Blood Pressure: Finding the Perfect Balance

Blood pressure is an important measurement that can help individuals determine their level of heart health. Although the definition of healthy blood pressure has changed over time, the current recommendation of 120/80 mm Hg or less is based upon the latest medical research. While many people have heard how dangerous it can be to have high blood pressure, many do not know that it can be equally dangerous to have low blood pressure.

Causes of High Blood Pressure

The causes of high blood pressure can be separated between those that an individual can control and those over which he or she has no control. For example, age, gender and genetics all play a key role in heart health. Those who are older, male and African American all have increased risk of high blood pressure or hypertension. Other risks include obesity, smoking, lack of regular exercise and high cholesterol.

Dangers of High Blood Pressure

High blood pressure can cause an array of health problems, including kidney damage, stroke, memory loss and vision loss. Heart health is also greatly affected with hypertension leading to chest pain, clogged arteries and congestive heart failure. The risk of hypertension may not be quickly seen because there may be no overt symptoms.

Causes of Low Blood Pressure

Low blood pressure, or hypotension, can also be problematic and may be caused by dehydration, low levels of vitamin B and blood loss. Hypotension can also occur in early pregnancy or with long periods of bed rest. Those who have severe allergic reactions or extremely dangerous infections requiring hospital stays may also experience low blood pressure, with upper readings less than 90.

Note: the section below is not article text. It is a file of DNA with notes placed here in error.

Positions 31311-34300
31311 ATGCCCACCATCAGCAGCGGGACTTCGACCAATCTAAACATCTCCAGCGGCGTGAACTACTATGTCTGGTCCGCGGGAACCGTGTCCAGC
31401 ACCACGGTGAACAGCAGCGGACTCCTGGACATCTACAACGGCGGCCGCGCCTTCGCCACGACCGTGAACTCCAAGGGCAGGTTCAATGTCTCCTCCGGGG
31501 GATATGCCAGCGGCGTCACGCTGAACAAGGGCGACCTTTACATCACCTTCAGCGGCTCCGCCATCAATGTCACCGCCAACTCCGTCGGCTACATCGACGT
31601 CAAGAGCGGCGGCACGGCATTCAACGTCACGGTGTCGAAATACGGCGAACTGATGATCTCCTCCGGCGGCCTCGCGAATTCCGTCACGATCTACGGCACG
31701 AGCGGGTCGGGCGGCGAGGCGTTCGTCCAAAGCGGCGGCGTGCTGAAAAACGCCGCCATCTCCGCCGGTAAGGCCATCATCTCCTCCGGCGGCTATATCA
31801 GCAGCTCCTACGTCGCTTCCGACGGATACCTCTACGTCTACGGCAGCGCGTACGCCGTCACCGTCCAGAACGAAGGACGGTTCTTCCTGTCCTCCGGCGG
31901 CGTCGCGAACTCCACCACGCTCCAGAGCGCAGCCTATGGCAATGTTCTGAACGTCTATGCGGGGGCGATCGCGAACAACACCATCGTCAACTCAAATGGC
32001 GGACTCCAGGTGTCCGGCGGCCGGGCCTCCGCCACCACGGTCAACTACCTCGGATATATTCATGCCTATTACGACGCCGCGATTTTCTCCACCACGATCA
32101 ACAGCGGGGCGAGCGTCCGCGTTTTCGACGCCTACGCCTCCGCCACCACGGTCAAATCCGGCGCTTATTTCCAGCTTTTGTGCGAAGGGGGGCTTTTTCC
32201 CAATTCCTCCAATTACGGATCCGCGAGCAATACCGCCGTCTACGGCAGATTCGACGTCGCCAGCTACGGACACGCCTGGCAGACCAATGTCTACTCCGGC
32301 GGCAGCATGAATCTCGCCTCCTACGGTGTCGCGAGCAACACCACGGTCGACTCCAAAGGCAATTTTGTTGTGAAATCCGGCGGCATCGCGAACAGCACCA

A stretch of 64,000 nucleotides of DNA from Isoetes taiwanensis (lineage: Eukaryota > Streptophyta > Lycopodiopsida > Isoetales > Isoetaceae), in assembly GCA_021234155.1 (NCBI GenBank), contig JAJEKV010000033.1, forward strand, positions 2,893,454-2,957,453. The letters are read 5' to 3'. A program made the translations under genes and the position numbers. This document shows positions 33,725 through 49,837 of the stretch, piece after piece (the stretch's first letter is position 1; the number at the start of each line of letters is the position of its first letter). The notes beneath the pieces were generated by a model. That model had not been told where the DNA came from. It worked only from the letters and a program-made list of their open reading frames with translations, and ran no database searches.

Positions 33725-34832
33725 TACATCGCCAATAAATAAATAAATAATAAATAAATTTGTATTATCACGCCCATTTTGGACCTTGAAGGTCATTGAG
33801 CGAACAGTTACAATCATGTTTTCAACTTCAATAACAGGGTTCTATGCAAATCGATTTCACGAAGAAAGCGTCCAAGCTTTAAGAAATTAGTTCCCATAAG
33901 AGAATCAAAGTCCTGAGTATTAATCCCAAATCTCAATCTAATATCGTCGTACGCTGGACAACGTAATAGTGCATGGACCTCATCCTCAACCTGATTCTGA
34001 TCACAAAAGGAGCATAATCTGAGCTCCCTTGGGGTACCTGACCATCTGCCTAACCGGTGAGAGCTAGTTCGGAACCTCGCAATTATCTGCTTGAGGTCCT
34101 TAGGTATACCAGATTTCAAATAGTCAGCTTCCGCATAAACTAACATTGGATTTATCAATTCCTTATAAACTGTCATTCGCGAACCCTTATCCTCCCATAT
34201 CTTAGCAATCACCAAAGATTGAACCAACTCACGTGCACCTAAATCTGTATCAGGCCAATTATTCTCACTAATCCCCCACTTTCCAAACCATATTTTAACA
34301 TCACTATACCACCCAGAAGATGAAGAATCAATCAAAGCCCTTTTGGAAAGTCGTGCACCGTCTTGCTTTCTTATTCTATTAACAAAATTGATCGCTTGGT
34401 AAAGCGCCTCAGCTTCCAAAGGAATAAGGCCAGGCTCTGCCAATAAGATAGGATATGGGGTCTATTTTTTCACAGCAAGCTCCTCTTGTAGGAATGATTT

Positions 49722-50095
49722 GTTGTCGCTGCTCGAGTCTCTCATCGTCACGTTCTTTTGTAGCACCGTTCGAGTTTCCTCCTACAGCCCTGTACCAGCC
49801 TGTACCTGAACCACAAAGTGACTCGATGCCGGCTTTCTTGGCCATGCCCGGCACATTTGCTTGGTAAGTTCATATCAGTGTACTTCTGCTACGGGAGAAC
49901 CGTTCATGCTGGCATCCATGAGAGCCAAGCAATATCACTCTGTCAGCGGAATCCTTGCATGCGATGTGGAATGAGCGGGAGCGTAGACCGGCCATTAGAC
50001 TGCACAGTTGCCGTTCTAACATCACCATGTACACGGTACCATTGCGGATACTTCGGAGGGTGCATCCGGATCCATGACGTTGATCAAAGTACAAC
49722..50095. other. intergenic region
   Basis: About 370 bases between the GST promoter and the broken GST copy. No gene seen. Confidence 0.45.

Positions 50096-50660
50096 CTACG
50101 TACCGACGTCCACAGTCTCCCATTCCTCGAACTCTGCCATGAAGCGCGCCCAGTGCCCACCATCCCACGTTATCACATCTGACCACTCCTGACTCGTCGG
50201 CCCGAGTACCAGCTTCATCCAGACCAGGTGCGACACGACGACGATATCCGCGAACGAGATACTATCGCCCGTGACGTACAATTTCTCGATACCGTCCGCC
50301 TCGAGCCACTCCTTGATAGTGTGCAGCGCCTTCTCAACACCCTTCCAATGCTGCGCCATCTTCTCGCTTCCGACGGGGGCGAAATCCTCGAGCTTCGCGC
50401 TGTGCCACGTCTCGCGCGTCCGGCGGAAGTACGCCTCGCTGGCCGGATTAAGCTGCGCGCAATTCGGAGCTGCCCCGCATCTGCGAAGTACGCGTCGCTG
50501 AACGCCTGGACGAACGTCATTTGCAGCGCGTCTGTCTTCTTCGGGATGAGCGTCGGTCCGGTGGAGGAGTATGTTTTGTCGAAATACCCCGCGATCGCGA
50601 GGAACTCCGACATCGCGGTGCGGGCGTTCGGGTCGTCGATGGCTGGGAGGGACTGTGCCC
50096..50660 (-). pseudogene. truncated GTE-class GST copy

Dangers of Low Blood Pressure

Some people may have chronic hypotension and not experience any symptoms. However, some people with low blood pressure experience dizziness and fainting, blurry vision, fatigue and difficulty concentrating. Some may even feel nauseated or vomit, and others may have trouble taking deep breaths.

Finding the Perfect Balance

The key to disease prevention and great blood pressure is getting blood pressure regularly checked and taking any medication that has been prescribed for it. Because high blood pressure is often asymptomatic, individuals sometimes will not know that they have a problem unless they have regular blood pressure readings. A physician will also be able to make recommendations about any lifestyle changes that an individual can make to affect his blood pressure reading positively.